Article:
Photo by Mark Zuckerman / NATS INSIDER
Livan Hernandez suffered through his worst start of the season.
Sign No. 2 it was a bad night: Multiple players use the word "embarrassed."
Sign No. 3 it was a bad night: Hours after the franchise's great young hope went on the disabled list for the second time in a month, said ballclub went out and lost 9-1 to a Cubs team whose manager abruptly retired 24 hours earlier.
Surely, there have been worse days in Nationals history. This, however, would probably rank among the bottom five.
As if Stephen Strasburg's return trip to the DL (perhaps for the remainder of the season) wasn't bad enough, the Nats then went out and played a stinker of a ballgame that prompted Jim Riggleman to address his players and demand better effort.
"We've just got to play with more energy," the manager said. "Even though the game is flattening us out because we're out there in the field a long time, we've got to find a way. We've got to turn it up a notch."
"Our guys play hard," he said. "They play with intensity. But it's a 162-game schedule, and you've got to play 162 games. Tonight, I felt like we allowed the game situation -- the long innings and stuff, just our body language on the field -- it allowed us to have an aura hanging over us that it's just not happening for us tonight."
That "aura" started hovering over Nationals Park during a laborious top of the third in which Livan Hernandez allowed the Cubs' first seven batters to reach base, five of them ultimately scoring before the inning came to its merciful conclusion after 44 pitches.
"Nothing worked," said Hernandez, who wound up throwing an astronomical 121 pitches in only 4 1/3 innings. "I'm a little mad. I'm very disappointed because of what I do today. ... It's a rough day. We lost, and we lost ugly."
Down five runs early with many in the sparse crowd of 17,921 rooting for the Cubs, the Nationals essentially rolled over and played dead the rest of the evening. For six innings, they produced exactly one hit off Casey Coleman, Chicago's heretofore anonymous rookie right-hander making his second career start.
Players credited Coleman for pitching well. At the same time, they acknowledged they could have attacked the 23-year-old with a little more gusto.
"I'm not trying to take anything away from that pitcher. He deserves everything he did tonight," Willie Harris said. "But at the same time, I think we could have given a better effort."
It wouldn't be so alarming had this been an isolated performance in the middle of a hot streak. But this game came on the heels of another uninspired showing yesterday in Philadelphia (a 6-0 loss to Roy Oswalt) while also dropping the Nationals to a season-low 19 games under .500.
It's been a difficult month for this club. Strasburg's latest injury is tough enough to accept. Throw in Josh Willingham's season-ending injury, Adam Dunn's 7-for-52, 23-strikeout slump and a 7-14 August record, and you've got the potential for things to completely unravel.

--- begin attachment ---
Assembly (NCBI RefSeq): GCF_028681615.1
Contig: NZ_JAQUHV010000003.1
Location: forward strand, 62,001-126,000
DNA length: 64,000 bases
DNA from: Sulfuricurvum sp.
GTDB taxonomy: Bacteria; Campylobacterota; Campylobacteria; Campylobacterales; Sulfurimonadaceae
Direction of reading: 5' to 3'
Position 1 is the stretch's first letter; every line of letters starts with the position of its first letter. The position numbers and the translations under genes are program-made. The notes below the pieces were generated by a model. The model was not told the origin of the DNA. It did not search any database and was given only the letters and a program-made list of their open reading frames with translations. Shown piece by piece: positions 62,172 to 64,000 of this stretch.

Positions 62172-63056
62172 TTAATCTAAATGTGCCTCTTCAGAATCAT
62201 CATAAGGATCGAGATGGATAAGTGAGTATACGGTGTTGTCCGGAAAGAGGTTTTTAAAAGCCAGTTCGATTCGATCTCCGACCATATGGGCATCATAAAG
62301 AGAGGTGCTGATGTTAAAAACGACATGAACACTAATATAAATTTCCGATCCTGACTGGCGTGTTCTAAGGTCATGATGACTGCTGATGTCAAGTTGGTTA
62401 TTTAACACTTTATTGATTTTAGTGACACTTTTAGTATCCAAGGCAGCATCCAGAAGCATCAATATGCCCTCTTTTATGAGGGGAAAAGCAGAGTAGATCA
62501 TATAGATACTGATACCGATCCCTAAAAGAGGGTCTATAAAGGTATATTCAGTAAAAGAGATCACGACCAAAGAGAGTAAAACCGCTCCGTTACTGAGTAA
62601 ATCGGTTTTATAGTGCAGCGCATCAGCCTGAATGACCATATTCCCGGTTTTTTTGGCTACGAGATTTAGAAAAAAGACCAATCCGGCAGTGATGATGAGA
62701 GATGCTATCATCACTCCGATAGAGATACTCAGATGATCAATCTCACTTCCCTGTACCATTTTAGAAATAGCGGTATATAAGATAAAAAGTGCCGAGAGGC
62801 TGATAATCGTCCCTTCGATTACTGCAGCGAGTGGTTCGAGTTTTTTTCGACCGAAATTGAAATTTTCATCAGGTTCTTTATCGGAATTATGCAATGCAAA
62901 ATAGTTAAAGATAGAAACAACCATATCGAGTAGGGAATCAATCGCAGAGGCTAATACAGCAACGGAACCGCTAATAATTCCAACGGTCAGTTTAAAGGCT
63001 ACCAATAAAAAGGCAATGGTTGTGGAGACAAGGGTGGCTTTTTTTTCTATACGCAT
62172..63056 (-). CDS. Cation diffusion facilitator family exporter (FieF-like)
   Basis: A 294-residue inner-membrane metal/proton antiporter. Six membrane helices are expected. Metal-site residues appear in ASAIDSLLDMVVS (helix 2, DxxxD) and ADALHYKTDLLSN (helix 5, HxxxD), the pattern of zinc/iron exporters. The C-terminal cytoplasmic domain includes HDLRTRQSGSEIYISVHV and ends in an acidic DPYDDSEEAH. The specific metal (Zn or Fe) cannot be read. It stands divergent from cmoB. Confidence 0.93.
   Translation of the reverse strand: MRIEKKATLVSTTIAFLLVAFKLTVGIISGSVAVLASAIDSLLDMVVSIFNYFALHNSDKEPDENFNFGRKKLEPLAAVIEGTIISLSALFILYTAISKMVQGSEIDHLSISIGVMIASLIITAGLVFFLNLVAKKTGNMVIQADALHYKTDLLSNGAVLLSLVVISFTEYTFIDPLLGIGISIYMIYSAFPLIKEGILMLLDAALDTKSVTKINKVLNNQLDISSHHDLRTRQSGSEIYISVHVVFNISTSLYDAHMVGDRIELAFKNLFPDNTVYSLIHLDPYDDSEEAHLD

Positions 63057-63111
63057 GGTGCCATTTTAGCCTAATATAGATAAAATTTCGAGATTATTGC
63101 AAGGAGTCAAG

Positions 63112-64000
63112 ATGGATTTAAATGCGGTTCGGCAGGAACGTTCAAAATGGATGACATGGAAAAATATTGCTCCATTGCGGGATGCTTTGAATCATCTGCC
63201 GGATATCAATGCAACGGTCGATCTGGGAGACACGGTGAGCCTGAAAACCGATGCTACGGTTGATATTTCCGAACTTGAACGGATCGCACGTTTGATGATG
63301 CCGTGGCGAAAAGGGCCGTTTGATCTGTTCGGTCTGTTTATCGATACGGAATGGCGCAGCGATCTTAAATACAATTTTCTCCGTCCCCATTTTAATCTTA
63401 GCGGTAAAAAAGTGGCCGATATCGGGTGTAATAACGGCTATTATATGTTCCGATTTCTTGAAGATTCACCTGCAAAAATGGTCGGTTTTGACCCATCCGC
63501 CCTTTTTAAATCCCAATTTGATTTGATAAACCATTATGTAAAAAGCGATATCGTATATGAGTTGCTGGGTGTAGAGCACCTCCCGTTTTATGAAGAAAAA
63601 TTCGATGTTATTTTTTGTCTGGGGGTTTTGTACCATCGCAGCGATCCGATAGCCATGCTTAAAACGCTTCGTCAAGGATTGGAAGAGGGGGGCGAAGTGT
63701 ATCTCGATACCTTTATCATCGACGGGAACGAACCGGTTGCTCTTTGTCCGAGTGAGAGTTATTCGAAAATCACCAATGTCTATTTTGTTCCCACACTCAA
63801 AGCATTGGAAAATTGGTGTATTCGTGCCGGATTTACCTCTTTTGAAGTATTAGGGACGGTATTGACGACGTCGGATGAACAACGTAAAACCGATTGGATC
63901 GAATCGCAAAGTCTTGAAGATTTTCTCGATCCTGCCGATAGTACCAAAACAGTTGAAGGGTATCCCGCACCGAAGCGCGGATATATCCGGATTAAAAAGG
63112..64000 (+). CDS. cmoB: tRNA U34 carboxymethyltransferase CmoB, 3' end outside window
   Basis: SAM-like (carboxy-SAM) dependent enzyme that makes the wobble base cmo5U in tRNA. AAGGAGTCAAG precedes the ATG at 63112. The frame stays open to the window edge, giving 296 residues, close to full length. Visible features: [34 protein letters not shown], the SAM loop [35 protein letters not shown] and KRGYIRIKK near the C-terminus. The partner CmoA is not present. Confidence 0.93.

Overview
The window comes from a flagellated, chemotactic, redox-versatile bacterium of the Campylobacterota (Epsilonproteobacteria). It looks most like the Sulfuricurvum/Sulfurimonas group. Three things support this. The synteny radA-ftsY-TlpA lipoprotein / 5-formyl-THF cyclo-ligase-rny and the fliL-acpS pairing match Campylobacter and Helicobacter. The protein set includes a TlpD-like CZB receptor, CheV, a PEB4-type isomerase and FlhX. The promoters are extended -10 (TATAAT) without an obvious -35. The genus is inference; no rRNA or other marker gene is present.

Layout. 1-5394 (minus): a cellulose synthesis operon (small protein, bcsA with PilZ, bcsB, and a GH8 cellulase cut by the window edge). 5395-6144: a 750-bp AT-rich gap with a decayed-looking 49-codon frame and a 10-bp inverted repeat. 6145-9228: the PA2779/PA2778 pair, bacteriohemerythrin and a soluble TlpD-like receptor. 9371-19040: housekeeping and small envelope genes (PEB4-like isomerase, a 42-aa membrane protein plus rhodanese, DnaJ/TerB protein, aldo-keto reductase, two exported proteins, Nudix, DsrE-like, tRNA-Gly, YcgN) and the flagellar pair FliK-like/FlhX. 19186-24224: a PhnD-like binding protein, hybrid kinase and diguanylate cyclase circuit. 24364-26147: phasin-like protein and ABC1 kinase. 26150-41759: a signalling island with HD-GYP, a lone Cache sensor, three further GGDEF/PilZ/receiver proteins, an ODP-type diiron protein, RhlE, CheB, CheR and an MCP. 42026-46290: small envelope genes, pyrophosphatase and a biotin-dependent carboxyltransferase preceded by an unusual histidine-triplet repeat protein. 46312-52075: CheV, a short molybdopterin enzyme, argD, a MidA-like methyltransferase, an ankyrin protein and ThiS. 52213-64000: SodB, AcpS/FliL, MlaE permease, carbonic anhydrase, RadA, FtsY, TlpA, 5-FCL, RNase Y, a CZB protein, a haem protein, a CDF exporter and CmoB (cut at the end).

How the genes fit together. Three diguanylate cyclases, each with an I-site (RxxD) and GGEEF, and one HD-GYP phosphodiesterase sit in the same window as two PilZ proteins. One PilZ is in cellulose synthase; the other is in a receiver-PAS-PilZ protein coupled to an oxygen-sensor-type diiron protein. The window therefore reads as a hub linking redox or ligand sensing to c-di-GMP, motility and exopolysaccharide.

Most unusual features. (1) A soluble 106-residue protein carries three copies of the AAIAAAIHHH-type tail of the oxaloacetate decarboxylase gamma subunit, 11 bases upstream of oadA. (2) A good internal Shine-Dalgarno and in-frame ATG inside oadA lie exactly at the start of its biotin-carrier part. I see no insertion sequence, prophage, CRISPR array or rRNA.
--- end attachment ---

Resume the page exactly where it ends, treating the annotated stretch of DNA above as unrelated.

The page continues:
"We've got to come together as a unit and really try to finish this thing off strong and not give up on ourselves, even though things are kind of crumbling right now," Nyjer Morgan said. "We've got to be true professionals here and show what we're made of by our character. ... It's snowballing, but we can't let that snowball get any bigger."
If the Nationals aren't careful, a once-promising season could look less-than-promising six weeks from now.
Since reaching their high-water mark of 20-15 way back on May 14, the Nats have gone 33-57, third-worst in the majors ahead of only the Orioles and Pirates. That's a .367 winning percentage, which roughly equates to 59 wins over a full season.
That's really bad.
Fortunately from the Nationals' perspective, that strong start helps mask the substandard three months since and will prevent them from finishing with a record that resembles those from 2008 and 2009. At 53-72, the Nats would have to go 9-28 down the stretch to reach 100 losses. Not impossible, but pretty unlikely.
Then again, the 72-win pace this club was on for most of the summer has since diminished. In order to finish 72-90, the Nats will need to go 19-18 the rest of the way. Minus Strasburg and Willingham, that doesn't sound too plausible.
The onus is now on Riggleman to keep his clubhouse together. Even during some rough stretches, the Nationals have played with effort all season. They've managed not to spiral into some of the long losing streaks (seven games, eight games, nine games) that plagued the last two versions of this team. But it could be tough to convince these guys to sustain the effort over the season's final 37 games. There's little left to play for. And if Strasburg doesn't return, that's one less reason for everyone to get excited every fifth day.
Riggleman, ever the optimist, points to his team's strong finish in 2009 -- the Nats closed it out on a seven-game winning streak -- as evidence of what can happen when players push hard through the finish line.
"You know, that's where we were last year," he said. "That's what happened last year, and we passed the test. We played hard all the way through. And that's what we're going to do this year. And if we don't, then we'll change things around to where we do."